Freeze-Ray of Debt and Despair

I finally sat down to tally my monthly expenses. I found that I will have less disposable income than I thought—which is not to say that I’m worried about “fun money” but rather that I will be paying my debts off 50% slower than I was hoping to. Don’t get me wrong, I’m extremely grateful to again 1) pay my bills in full every month and 2) have enough money left over to make payments toward my debt. Unfortunately, I am worried still worried because slow debt payment can be debilitating. It takes so long that you stop thinking it’s important and you start allocated less and less toward it. It also means that I will have less flexibility. If an unexpected bill comes up, like the crown that I need right, I’ll have no money to put toward debt reduction for a month or two. This is how you get stuck in a situation where you are frozen in your debt. But I’m doing my best to focus on gratitude for having survived the financial tsunami that hit me in 2020.

I definitely need to focus on gratitude. I’m not sure why, but some of my anxiety has been bubbling up lately. If I don’t head that off at the pass, it may overtake me again (which scares the hell out of me.) There is an excellent episode of The Blindboy Podcast called Fanta Hammer, where Blindboy talks about preventing his anxiety and depression. 

Before listening to this, I never considered this possibility. For most of my life, I, like many people, operated on the assumption that anxiety and depression were like storms. They just happened sometimes, they were beyond our control, and the best we could do was to find healthy ways to weather them. But Blindboy makes a very strong argument for root causes. He argues that flare-ups are precipitated by smalls actions or lacks in action from the preceding months. He beautifully breaks down what a gestalt is (which is quite difficult to do.) I will forgo trying to re-say what has already been said well, instead I’ll explain in the context of a real-life situation.

I have yet to do my 2020 taxes. It’s on my to-do list. I see it every day and I avoid it. I avoid it because until today I didn’t have the money to pay for my CPA to do the taxes. I’m still avoiding it because I also need to have a crown put on my fractured tooth. I don’t have money for both. So rather than making a choice, I’m sitting on them; I’m avoiding them. (This is classic depressive behavior—hope things will go away.) This creates an incomplete gestalt and that lack of completion; that lingering choice will fester over time. The more I wait, the more the stakes raise. And over time this will lead to me avoid other things that stress me out. I will avoid them because of a form of fatigue—the fatigue that comes from an incomplete gestalt. For as long as I avoid my taxes and the crown they will weigh on me, and with each additional thing I avoid (like going through my mail or fixing my chair) the weight will only grow heavier. One small avoidance eventually snowballs into full-blown anxiety and depression.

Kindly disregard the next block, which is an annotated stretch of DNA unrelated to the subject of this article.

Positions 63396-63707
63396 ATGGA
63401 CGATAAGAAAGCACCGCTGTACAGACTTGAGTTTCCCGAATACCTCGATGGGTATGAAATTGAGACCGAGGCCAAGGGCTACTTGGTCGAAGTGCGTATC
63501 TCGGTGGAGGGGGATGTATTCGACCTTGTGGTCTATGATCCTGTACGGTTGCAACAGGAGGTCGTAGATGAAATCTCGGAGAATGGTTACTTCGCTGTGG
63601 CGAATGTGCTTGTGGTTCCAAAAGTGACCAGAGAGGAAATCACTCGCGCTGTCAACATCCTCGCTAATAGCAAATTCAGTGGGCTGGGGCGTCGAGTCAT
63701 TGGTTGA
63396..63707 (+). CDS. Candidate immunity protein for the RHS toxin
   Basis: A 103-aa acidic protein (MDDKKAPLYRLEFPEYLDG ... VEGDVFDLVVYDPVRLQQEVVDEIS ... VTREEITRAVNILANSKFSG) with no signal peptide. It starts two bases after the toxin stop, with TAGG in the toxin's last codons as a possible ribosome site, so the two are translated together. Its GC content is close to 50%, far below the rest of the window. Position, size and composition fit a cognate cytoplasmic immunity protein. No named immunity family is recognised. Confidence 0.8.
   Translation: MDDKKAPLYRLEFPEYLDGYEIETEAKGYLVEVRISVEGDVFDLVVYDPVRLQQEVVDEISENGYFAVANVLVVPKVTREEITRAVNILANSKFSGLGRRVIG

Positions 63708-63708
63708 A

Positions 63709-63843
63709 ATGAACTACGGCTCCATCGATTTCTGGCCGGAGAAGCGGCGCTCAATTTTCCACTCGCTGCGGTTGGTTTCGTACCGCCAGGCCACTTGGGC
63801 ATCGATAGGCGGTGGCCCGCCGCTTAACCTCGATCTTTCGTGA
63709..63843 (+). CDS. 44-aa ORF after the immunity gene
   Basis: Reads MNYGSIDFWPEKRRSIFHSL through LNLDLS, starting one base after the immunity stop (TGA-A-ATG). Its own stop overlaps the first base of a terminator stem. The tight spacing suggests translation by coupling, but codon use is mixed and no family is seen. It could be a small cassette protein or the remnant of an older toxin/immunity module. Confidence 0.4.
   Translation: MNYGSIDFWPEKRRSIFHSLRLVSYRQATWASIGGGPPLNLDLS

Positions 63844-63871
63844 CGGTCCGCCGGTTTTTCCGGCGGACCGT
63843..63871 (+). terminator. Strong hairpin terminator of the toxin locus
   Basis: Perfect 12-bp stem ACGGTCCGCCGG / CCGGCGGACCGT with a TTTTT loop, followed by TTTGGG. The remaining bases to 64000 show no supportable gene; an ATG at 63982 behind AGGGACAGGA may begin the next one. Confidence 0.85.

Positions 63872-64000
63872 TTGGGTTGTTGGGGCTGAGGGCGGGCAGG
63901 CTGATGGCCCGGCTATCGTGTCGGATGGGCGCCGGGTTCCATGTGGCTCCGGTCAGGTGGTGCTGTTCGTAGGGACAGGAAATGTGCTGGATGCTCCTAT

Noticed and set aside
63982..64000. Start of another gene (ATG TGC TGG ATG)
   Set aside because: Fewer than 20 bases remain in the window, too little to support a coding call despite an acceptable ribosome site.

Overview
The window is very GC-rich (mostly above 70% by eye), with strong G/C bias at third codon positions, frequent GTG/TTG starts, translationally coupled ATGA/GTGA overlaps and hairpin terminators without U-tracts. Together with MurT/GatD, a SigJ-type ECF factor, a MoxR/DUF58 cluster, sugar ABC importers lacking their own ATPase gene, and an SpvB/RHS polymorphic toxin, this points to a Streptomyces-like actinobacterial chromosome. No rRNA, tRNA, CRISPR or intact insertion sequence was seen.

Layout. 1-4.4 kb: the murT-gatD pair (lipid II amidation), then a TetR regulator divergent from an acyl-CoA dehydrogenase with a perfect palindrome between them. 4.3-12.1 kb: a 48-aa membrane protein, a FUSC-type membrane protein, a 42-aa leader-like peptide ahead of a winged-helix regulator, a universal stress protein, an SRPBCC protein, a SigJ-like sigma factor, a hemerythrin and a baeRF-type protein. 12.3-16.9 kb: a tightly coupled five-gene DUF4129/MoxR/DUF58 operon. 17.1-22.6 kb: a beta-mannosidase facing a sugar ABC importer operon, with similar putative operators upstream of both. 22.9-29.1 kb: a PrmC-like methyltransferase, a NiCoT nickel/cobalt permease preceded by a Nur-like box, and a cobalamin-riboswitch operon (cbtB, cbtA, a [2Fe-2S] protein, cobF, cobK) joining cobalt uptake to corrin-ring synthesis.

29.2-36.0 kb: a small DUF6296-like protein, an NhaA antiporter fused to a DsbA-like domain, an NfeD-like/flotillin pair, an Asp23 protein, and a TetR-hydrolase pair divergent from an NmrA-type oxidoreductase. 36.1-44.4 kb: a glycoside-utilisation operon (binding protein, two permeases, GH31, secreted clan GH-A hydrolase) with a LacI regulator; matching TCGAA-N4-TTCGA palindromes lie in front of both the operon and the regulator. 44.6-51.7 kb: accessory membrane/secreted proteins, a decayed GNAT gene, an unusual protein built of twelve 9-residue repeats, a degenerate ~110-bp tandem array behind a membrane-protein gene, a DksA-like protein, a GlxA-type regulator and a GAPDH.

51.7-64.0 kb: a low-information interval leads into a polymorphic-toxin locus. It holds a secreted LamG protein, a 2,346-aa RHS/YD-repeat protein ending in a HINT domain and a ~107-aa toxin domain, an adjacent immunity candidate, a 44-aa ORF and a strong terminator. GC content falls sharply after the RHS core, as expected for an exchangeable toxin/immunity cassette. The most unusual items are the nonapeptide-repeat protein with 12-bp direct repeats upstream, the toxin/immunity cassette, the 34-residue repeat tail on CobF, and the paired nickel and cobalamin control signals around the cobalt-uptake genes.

This explains why the daily self-inventory I used to do would help me when I felt about to spin out of control. Rather than feeling constantly behind on things, the self-inventory forced me to be on point. In turn, being on point lead to healthier thought patterns—because let’s be honest the things we say to ourselves when avoid things aren’t kind (“Loser!” “Worthless.” “Bag of shit.” ) The sooner we stop feeding those voice the sooner we are freed from them.

The Daily Self Inventory

  • What are three memorable moments from your day?
  • What was your focus/preoccupation today?
  • What things worked in your favor?
  • What things did not work in your favor?
  • What wasted your time and gave you little value?
  • What goal did you work toward and how?
  • Kaizen; what little things can you do to improve upon today?
  • Did you have any big ideas?
  • What did you eat?
  • Did you drink enough water?
  • Did you exercise?
  • Did you meditate?
  • Did you read a book?
  • What did you do for others? If nothing, what prevented you?
  • What are three things you’re grateful for today?
  • What could make tomorrow great (dream big and crazy)?
  • Check your inboxes and communications for tasks or promises you made
  • Plan your day for tomorrow

What’s useful to me about this list is that it doesn’t cover just one area. I made it intending to cover mood, mindset, productivity, health, and mindfulness because they’re all connected. Is your mindset really healthy if you mediate but forget to pay your rent? Are you healthy if you jog but you allow the same obstacles to impede you over and over without crafting a solution? Are you really present if you can think of three things you to be grateful for but you’ve managed to go through the whole day without doing something for someone other than yourself?

Yeah, the more I write about this, the more I realize that I’m talking to myself. I’m convincing myself that I need this right now. I need to go back to doing this every day. I think I’ve been hiding from it because I’m scared to see how far off-track I am, but I felt the same way about tallying my expenses. It’s like ripping off a band-aid. It’s terrifying but it feels better once you can see it for what it is. Ha! Wow! I didn’t realize that this connected to yesterday’s entry. I guess the idea of externalizing things and seeing their shape is more universal than I thought.


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Categorized as Thoughts

By C.A. Hall

Writer / Podcaster I'm a well-written sentence marred by a curse word. In another life I might have been a criminal profiler, a jazz drummer, an architect, an acrobat, an actor, or a children’s book illustrator.